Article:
Tue Dec 11, 2012, 12:33 PM

19. Huh?

 

Do you have any evidence to support this claim? I was talking about the international IUCN red list, not the US endangered species list.

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Response to randomtagger (Reply #16)

Tue Dec 11, 2012, 12:33 PM

20. Politicians are not scientists

Politicians removed Wolves protection status, not scientists. Learn something about what your talking about before you spout out your mouth.

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Response to Drale (Reply #20)


Response to randomtagger (Reply #23)

Tue Dec 11, 2012, 07:08 PM

113. IUCN delisted population as a whole.

 

That would be grey wolves across the ENTIRE NORTH AMERICAN CONTINENT.

The Yellowstone population was REINTRODUCED to the area relatively recently, and by any rational criteria it is still very much endangered.

And yeah pollies pretty much have the final say on such lists. Just as they consistently ignore rational advice on fishing quotas, and set unsustainable limits year after year, even as fishery after fishery collapses under the strain.

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Response to TheMadMonk (Reply #113)

Tue Dec 11, 2012, 07:46 PM

118. No

 

Actually, it is on a global scale (which does further prove your point). Politicians do not control the IUCN, a scientific organization which is dedicated to preserving wildlife, free from external pressure, unlike the U.S. Endangered Species list. I do agree that fishery limits need to be reconsidered.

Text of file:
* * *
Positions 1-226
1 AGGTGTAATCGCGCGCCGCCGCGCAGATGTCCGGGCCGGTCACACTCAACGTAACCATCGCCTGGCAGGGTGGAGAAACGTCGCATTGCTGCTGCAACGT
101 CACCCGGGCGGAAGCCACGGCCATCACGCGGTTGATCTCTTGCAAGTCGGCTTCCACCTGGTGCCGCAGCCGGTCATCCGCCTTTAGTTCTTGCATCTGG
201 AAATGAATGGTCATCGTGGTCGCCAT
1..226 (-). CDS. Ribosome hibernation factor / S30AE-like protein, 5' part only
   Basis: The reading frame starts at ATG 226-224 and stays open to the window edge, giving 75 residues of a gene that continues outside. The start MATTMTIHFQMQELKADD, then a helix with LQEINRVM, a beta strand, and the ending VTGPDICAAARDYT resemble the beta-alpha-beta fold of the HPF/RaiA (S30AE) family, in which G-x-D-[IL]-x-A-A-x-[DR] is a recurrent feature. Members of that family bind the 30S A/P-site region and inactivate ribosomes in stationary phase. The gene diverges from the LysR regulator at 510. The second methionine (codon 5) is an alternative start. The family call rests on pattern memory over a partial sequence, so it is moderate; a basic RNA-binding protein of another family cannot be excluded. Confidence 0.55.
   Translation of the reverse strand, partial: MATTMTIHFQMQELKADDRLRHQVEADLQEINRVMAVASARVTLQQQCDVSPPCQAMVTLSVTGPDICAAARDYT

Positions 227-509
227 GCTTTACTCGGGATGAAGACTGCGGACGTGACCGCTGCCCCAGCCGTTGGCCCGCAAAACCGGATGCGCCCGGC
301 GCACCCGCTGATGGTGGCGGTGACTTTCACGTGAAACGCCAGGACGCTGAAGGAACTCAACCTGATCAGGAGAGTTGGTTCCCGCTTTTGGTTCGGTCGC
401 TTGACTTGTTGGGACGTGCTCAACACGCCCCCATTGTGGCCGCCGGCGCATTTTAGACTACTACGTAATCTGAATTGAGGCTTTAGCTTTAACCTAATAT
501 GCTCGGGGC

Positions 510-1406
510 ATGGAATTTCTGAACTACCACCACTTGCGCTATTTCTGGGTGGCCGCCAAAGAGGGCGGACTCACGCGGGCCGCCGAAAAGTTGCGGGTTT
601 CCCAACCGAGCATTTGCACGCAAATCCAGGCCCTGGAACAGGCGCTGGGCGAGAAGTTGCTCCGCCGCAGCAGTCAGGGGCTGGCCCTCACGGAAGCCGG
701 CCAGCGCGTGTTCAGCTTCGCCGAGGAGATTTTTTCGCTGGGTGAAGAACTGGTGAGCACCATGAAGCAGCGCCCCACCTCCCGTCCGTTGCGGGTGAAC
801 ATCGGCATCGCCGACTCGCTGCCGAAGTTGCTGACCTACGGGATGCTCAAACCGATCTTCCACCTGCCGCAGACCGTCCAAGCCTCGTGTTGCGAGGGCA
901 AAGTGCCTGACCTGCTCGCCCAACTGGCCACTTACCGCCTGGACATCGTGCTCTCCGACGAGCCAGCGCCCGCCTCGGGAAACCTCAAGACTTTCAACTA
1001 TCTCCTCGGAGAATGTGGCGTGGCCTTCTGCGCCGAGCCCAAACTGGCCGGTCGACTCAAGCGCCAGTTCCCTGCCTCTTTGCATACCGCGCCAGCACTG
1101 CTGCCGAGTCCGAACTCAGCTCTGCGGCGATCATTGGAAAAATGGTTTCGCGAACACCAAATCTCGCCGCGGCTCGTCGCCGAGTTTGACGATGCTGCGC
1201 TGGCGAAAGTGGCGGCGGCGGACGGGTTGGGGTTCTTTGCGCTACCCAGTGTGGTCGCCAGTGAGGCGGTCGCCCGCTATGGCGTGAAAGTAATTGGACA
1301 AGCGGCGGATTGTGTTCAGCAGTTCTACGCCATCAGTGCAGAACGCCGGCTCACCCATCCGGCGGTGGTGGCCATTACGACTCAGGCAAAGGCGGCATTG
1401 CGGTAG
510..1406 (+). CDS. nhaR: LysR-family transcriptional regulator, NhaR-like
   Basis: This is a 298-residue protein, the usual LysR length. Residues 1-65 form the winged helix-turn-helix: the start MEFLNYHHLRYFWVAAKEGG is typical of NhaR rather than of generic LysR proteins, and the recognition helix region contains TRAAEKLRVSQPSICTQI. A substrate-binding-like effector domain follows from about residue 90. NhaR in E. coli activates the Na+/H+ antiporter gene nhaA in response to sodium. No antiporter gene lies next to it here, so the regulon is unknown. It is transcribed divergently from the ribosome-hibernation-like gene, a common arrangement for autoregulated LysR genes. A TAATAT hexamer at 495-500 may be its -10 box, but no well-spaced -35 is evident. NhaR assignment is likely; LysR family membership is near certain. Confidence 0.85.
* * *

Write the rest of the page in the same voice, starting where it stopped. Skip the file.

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Response to randomtagger (Reply #16)

Tue Dec 11, 2012, 12:35 PM

21. And our latest contestant in that always fun game, how long does it take before the troll is bounced

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Response to rwsanders (Reply #21)

Tue Dec 11, 2012, 12:42 PM

24. What?

 

I did not join this site to troll. I am a liberal, but I think independently and use my own judgement about what needs to be protected.

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Response to randomtagger (Reply #24)

Tue Dec 11, 2012, 12:51 PM

31. The first sign of a troll is that they are always the "reasonable" ones.

So what do you base your "judgements" on? Because it doesn't sound like science.

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Response to rwsanders (Reply #31)

Tue Dec 11, 2012, 02:28 PM

78. Trolling?

 

I base my responses on my own opinions. If I was a complete idiot who disagreed with you, you would laugh it off. If someone with half a brain disagrees, you instantly call them a troll.

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Response to randomtagger (Reply #78)